Émile Gsell (1838–1879)
Émile Gsell was the first commercial photographer in Saigon. He had been sent to the southern region of Vietnam on military duty. After his discharge, however, he was selected to accompany the Mekong Exploration Commission as far as the interior of Cambodia. He was the first French photographer to take pictures of the towers of Angkor. After these travels, he opened the studio Gsell Photographie in Saigon, selling prints of Angkor with great success. He also took many images of landscape and life in Saigon and other areas of the south.
John Thomson (1837-1921)
John Thomson was a pioneering Scottish photographer, geographer, and traveller. He was one of the first photographers to travel to the Far East, documenting the people, landscapes and artifacts of eastern cultures.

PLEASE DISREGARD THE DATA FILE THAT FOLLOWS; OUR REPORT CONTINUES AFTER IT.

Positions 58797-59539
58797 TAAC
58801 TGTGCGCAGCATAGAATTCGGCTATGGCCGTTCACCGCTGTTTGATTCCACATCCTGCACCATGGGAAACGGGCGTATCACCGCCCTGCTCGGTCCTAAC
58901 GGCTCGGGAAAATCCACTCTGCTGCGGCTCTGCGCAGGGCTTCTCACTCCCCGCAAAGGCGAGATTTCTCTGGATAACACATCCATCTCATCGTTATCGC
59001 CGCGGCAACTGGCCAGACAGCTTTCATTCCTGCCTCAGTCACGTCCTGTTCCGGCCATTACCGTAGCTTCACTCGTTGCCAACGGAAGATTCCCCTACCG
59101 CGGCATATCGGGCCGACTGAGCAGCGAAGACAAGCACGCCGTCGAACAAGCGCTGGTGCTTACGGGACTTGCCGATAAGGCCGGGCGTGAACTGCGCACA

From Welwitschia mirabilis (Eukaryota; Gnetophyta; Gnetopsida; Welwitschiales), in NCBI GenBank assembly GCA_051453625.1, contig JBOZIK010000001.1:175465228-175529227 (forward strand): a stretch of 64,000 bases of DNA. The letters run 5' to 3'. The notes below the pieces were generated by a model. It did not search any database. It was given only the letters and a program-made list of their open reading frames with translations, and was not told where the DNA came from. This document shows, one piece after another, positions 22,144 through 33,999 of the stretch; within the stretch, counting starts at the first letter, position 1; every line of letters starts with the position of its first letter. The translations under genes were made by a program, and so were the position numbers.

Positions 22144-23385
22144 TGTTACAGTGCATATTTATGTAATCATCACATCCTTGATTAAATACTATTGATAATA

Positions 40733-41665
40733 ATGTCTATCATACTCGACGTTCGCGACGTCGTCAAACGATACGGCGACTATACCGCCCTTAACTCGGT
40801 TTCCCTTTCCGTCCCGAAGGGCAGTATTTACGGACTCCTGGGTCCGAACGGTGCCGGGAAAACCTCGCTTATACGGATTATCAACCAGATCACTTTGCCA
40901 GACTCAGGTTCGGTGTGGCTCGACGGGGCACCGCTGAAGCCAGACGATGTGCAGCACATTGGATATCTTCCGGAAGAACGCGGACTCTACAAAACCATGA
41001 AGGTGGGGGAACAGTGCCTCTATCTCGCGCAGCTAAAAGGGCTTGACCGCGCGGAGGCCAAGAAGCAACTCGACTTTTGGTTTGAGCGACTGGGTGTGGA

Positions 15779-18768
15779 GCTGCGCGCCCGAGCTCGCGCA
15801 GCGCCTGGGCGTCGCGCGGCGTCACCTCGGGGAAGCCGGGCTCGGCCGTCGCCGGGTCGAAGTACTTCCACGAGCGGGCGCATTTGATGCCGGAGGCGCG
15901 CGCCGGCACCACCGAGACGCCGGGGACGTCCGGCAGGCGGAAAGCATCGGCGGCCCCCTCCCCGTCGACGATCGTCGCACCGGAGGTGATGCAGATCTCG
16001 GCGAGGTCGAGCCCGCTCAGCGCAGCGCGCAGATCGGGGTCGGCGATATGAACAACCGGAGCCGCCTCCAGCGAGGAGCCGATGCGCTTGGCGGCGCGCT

Inspired by Henri Mouhot’s account of the rediscovery of the ancient cities of Angkor in the Cambodian jungle, Thomson embarked on what would become the first of his major photographic expeditions. He set off from Singapore in January 1866 with his translator H. G. Kennedy, a British Consular official in Bangkok, who saved Thomson’s life when he contracted jungle fever en route. The pair spent two weeks at Angkor, where Thomson extensively documented the vast site using glass plate negatives. When Lagree first heard of Thomson he was certain he must be a British spy, prompting his expedient recruitment of Gsell barely three months later.
Elephant sculpture – Nakhon Thom
Bas-relief panel – Nakhon Thom
Angled view of Angkor Wat complex